Coding conventions in web development

Coding conventions in web development

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Coding conventions in web development

Today I would like to share with you a grain of my experience and we’ll talk about coding conventions. Every person who writes code for a long time, somehow comes to the question of standardization of the writing style of the code. I think that each of you have already faced the fact that different projects can be written using different rules and styles, and sometimes it’s annoying, and you want some standardization. In other words, coding conventions are a set of guidelines and rules for a certain programming language that recommend programming style, methods and practices for each case of a piece script written in that language. These conventions usually cover such aspects like comments, folders and files organization, indentation, declarations, white space, naming conventions, programming practices and principles, architectural best practices, and so on. We advise you to follow these rules when you write code, it will help to improve the readability of your code and make maintenance easier.


Most of our examples are given in PHP language, but it is easily applicable to all other web languages

1. Tabulation

In the beginning, I would recommend you to decide this question, what to use – tabs or spaces? In general, indentation is not a requirement of most programming languages, where it is used as secondary notation. Rather, developers indent to better convey the structure of their programs to human readers. In particular, indentation is used to show the relationship between control flow constructs such as conditions or loops and code contained within and outside them.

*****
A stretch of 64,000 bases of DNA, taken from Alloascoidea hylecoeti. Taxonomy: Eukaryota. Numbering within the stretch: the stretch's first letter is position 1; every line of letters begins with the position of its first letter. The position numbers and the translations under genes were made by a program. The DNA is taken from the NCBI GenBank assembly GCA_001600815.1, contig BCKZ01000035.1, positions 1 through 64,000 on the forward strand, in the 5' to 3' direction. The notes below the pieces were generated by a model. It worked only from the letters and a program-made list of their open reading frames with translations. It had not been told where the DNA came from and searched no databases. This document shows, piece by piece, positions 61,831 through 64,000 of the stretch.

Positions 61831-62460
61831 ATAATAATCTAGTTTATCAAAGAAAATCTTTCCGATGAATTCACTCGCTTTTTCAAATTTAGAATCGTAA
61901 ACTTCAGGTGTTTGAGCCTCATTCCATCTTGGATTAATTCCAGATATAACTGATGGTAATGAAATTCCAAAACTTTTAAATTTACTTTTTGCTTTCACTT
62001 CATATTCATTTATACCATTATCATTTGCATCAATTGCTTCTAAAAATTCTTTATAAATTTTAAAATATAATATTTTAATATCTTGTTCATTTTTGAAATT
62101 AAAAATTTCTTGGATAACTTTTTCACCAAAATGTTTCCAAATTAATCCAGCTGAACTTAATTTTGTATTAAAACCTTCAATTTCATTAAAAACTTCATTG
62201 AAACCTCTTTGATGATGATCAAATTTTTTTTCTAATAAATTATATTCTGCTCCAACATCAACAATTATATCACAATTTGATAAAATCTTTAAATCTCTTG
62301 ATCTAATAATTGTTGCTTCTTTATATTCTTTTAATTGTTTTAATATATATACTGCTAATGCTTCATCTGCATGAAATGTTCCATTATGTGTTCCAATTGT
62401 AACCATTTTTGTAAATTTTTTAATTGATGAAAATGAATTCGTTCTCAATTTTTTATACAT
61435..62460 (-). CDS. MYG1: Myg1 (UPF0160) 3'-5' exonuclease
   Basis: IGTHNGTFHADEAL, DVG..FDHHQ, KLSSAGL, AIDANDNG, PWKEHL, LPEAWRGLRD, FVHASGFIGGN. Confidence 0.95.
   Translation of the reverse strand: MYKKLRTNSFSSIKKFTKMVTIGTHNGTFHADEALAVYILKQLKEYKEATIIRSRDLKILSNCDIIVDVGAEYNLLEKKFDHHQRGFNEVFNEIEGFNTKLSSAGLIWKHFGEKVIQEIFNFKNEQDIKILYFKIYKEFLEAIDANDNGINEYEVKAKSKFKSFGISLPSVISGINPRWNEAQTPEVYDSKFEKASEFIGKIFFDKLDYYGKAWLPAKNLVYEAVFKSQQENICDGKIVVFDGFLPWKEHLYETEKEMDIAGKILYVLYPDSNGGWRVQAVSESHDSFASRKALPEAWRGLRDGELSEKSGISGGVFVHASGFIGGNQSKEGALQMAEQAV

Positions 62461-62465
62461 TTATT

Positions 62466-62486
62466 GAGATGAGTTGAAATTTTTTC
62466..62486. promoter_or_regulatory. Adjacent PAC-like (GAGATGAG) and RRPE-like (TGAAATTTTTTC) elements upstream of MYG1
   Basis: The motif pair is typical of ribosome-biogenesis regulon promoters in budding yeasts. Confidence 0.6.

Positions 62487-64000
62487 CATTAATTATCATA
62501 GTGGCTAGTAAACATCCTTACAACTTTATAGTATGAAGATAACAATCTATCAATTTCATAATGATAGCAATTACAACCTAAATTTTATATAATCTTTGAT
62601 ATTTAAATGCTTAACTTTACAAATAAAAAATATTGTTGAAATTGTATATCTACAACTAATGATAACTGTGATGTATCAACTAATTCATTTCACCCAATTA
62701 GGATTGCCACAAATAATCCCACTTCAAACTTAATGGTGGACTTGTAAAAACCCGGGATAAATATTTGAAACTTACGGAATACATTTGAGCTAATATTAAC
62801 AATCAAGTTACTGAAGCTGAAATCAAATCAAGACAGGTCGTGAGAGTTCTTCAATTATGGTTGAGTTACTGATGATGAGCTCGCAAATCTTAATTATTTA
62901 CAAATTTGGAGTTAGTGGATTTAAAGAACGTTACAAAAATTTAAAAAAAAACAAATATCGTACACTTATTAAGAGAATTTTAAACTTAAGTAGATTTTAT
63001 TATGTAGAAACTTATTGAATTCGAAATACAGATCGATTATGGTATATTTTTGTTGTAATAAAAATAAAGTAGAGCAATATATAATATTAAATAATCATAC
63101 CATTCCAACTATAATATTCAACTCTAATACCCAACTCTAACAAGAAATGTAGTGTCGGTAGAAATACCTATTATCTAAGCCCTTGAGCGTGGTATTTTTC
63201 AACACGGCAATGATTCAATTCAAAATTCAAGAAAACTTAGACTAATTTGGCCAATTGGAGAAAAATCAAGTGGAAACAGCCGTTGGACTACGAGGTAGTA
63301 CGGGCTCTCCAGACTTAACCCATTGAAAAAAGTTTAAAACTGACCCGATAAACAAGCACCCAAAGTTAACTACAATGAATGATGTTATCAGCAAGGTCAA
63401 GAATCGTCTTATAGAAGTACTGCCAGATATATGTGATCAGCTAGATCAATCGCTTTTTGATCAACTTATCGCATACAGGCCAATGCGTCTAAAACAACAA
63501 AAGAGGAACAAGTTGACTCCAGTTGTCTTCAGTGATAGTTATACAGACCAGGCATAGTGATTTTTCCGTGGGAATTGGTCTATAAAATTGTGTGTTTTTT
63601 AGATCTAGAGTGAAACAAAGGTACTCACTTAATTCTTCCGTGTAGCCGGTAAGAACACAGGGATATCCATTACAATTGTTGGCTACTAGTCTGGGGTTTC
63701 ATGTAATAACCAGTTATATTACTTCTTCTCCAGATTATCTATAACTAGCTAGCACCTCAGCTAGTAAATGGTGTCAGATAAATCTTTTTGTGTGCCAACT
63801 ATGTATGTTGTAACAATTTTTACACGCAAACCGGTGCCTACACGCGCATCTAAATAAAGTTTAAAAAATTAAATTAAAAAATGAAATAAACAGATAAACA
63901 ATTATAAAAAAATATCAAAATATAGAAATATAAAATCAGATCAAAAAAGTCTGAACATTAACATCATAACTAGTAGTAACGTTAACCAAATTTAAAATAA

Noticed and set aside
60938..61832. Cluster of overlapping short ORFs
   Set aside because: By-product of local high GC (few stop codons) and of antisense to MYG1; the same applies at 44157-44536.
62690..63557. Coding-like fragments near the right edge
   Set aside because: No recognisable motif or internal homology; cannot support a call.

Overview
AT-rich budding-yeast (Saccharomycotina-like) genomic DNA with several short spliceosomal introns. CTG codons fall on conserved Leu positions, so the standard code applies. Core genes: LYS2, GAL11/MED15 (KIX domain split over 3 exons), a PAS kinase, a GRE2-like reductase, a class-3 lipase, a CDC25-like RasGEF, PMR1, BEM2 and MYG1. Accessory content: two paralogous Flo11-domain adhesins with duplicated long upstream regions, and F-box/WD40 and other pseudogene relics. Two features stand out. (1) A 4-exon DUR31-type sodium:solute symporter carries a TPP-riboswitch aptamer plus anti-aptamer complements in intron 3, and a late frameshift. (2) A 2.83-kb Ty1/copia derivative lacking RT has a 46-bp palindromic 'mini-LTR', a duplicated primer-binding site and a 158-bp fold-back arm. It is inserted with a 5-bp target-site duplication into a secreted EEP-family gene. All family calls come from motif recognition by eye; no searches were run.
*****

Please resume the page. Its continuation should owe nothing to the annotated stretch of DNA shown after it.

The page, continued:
I never really understood the Tabs vs Spaces debate. But anyway, I can recommend you to use four spaces instead of tab. I have a helpful argument about that: when we view and compare codes using different software (for example, we compare two files in Total Commander), tabs and spaces look differently. Just try to indent any two lines of code, the first one with tab, the second with 4 spaces. It will look the same in Notepad++. But then, try to compare this file with it’s backup version (in Total Commander), and you will notice that the tab is longer than four spaces (in the result, we can get badly formatted code). Thus, please adjust your program to use four spaces instead of tab when you push the ‘TAB’ key. It will help you in the future.

2. Class names